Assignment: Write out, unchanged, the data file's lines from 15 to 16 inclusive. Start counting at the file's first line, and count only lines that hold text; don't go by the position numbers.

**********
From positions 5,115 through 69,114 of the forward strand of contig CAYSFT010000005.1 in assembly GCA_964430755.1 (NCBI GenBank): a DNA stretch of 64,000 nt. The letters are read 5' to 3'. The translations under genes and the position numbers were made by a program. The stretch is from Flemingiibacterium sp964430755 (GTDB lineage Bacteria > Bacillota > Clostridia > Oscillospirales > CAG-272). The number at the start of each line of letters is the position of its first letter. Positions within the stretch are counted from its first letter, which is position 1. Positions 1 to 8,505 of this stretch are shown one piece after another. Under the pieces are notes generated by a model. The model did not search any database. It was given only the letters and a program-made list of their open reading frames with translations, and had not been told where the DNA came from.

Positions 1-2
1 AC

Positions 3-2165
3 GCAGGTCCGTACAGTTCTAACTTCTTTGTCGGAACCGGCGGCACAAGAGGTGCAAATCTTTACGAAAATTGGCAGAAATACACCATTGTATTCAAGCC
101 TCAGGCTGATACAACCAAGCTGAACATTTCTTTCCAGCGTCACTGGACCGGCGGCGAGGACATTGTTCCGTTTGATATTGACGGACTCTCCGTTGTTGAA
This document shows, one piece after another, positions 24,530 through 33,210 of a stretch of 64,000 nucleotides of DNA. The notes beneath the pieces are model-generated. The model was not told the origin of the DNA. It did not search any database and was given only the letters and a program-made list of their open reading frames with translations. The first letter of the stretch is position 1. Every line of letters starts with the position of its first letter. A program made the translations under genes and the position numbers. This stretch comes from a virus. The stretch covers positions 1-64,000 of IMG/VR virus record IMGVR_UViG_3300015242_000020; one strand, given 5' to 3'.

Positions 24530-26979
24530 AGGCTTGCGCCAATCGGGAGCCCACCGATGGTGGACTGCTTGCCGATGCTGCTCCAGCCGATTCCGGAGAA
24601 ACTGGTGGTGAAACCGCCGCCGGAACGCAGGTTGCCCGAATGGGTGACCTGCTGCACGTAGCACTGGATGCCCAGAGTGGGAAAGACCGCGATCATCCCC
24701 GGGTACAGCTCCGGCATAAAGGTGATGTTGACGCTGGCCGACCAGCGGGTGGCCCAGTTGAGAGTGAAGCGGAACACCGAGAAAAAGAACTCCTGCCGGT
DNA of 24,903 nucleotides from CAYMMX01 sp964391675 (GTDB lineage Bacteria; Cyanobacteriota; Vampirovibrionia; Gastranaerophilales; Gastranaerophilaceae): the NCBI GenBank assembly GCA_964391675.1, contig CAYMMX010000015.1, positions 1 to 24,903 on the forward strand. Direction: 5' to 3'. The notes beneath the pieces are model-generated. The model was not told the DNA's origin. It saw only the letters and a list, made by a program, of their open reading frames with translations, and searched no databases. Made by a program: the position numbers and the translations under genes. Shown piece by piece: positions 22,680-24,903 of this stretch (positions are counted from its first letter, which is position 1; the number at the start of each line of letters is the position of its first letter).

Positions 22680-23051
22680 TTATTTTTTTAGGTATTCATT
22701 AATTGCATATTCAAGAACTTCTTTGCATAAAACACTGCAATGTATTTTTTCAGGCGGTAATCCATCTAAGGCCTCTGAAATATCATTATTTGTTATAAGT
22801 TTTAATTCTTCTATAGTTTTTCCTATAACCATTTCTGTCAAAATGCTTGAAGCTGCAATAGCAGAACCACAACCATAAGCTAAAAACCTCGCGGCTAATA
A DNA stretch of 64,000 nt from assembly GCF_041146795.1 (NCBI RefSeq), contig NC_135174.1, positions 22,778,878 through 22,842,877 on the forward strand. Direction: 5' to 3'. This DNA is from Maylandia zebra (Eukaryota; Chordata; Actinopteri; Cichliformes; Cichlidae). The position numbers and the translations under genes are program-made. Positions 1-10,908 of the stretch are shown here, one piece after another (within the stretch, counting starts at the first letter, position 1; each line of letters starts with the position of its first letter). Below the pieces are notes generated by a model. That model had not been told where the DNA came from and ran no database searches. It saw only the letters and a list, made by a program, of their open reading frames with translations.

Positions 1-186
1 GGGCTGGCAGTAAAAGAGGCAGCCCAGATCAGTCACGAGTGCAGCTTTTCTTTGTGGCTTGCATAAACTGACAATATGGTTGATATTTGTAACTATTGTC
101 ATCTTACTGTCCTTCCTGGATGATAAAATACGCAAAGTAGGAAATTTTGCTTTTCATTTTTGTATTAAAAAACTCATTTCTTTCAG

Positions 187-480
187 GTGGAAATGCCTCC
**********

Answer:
22701 AATTGCATATTCAAGAACTTCTTTGCATAAAACACTGCAATGTATTTTTTCAGGCGGTAATCCATCTAAGGCCTCTGAAATATCATTATTTGTTATAAGT
22801 TTTAATTCTTCTATAGTTTTTCCTATAACCATTTCTGTCAAAATGCTTGAAGCTGCAATAGCAGAACCACAACCATAAGCTAAAAACCTCGCGGCTAATA